Justices of the Highest Courts Compare and Contrast

BY KATIE THOMASON

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photo by Emily Lee

On Wednesday, September 28, Harvard Law alums and Supreme Court Justices Stephen G. Breyer and Antonin Scalia joined three counterpart judges from the United Kingdom on a panel to compare the UK and US judicial systems, addressing their respective structures, philosophies, and purposes.

Students began packing the Ames Courtroom at 9 a.m. to secure a seat for the occasion and the room was soon filled to the brim, sending many into the likewise-packed overflow room in Langdell Hall.

Dean Elana Kagan moderated the discussion, which was held in conjunction with the Anglo-American Legal Exchange, a program in which lawyers and judges from the United States and United Kingdom meet to discuss matters of common interest.

The UK participants included The Right Honourable The Lord Scott of Foscote, The Right Honourable The Lord Rodger of Earlsferry, both of the Court of Appeal in Ordinary, the highest appellate court in the UK, and The Right Honourable Lady Justice Arden of the Court of Appeals of England and Wales (LLM, ’71).

While the panel highlighted similarities and differences in the judicial systems of the two countries, including structure, purpose, and judicial philosophy, the most heated debates, as expected, came from the two US justices. Dean Kagan highlighted the justices’ differing opinions by joking that while this was a panel on comparative judicial philosophies, all of the UK participants could disappear and there could still be such a discussion.

When asked about the politicization of the Court, and how it could be helped, Justice Scalia responded by saying, “It will become unpoliticized, as it relatively used to be, as soon as we go back to saying the Constitution means what it says, and it means what it meant when it was adopted.”

But Justice Breyer thought that the question was based on a false premise: “People think it’s more political than it is.” He outlined the differences between politics, ideology, and personality. “You can’t escape your own skin,” he said, noting that while politics [rarely, if ever] enter into judicial decision making, individual values and ideas will inevitably be factors.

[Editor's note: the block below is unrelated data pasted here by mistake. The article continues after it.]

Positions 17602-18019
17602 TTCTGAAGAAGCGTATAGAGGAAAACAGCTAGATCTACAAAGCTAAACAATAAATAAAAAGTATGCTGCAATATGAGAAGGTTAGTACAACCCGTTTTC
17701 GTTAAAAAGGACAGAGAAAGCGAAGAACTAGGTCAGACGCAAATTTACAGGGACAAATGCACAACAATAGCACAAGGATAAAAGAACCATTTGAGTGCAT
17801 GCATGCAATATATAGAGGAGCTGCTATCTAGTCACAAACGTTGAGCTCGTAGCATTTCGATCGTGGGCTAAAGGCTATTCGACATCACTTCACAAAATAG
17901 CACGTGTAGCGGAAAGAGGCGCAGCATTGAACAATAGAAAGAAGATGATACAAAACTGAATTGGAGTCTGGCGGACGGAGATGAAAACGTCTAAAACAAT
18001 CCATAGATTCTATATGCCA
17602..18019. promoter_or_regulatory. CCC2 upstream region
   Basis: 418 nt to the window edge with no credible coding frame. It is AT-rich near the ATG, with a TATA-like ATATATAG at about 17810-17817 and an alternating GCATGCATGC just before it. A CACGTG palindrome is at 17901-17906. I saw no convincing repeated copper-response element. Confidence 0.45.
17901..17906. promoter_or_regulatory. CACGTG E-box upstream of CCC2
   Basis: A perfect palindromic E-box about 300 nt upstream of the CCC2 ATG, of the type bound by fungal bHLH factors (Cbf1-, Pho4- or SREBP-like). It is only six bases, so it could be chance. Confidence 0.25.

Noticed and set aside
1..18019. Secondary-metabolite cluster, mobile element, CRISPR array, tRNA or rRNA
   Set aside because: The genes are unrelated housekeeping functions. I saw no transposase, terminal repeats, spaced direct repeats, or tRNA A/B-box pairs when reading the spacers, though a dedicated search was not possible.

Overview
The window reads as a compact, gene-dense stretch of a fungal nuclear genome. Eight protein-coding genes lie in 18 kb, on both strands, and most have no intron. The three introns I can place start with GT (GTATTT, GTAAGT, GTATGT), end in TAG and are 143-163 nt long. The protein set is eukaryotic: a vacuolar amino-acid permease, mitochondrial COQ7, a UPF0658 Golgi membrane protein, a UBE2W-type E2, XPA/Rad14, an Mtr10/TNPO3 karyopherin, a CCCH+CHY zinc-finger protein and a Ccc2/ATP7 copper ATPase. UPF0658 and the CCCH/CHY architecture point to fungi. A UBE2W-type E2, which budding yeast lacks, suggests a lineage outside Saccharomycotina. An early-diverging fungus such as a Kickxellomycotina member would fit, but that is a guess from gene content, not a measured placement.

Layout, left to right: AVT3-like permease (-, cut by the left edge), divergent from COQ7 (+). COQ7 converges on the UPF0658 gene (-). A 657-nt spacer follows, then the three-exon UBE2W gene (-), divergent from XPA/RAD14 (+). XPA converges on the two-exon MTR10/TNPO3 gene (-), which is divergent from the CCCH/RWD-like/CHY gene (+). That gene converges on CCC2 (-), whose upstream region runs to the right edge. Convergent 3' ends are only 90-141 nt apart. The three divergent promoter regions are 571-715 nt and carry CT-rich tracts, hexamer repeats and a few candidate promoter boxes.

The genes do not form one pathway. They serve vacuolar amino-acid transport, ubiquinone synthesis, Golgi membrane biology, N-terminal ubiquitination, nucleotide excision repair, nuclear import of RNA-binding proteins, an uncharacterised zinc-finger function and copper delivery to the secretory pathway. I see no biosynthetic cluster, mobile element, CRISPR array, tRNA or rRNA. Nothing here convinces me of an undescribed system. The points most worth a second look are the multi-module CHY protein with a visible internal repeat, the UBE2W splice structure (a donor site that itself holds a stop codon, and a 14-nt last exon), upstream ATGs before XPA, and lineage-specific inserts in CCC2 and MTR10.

There was humorous banter back and forth as well. When Dean Kagan asked about consulting foreign law, Scalia said that since he’s not a common law judge and is “always looking at a text,” he would not use foreign law. He posed the question, “What can a foreign decision possibly tell me about the meaning of a text adopted by an American legislature, or by the American people? The answer is nothing at all.”

“I agree that if you believe in a living Constitution… then of course consult foreign law,” he continued. “Why not, I mean, consult a Ouija board?”

Breyer countered with a historical argument, arguing that by chain of literature Lincoln and Madison consulted foreign law. “The notion that it’s a new idea to look to other places to find out how people settle similar legal problems is perhaps an ahistorical notion,” he said. “And if that doesn’t convince you, what will?”

All of the panelists did agree somewhat, however, on the more basic roles of the Supreme Court. Scalia said, “I am much less interested in [the particular litigants before me] as I am in the rule of law that’s being adopted which will be applied thousands of times by the lower courts without the benefit of my reviewing it anymore.”

While Breyer admitted that it sounded “callused,” and might be overstated, he agreed with the sentiment as mostly true, because, unlike the lower courts, “the Supreme Court is nearly one hundred percent law interpretation.”

The UK judges, too, agreed that the role of the highest court is not solely to correct wrongs. Lord Scott noted: “There needs to be a point of principle that justifies the case being taken.”

The panelists also discussed differences in the courts with regard to the selection of justices. The British justices are chosen by the bar, Scalia explained. They would be “shocked” to discover political motives in choosing justices. Lord Scott concurred, but added that it has not always been that way; indeed, there was once a convention that if the attorney general, an elected official, wanted the Lord Chief Justice position, he was entitled to it.

Scalia and Breyer weighed in on the choosing of justices in the US. Breyer stated his belief that the vast majority of appointees are qualified, and that politics plays a role, but a very minimal one. But, he posed, “is it such a bad thing?” He cited the fact that courts had to desegregate two-thirds of the country.

This was a unique opportunity for Harvard Law School students, in Dean Kagan’s words, to have some of the “finest and most important judges in the United States and in the United Kingdom [here] all at once to talk with us,” and it was entertaining as well.

A webcast of the event is available at http://www.law.harvard.edu/news/2005/09/30_judging.php.

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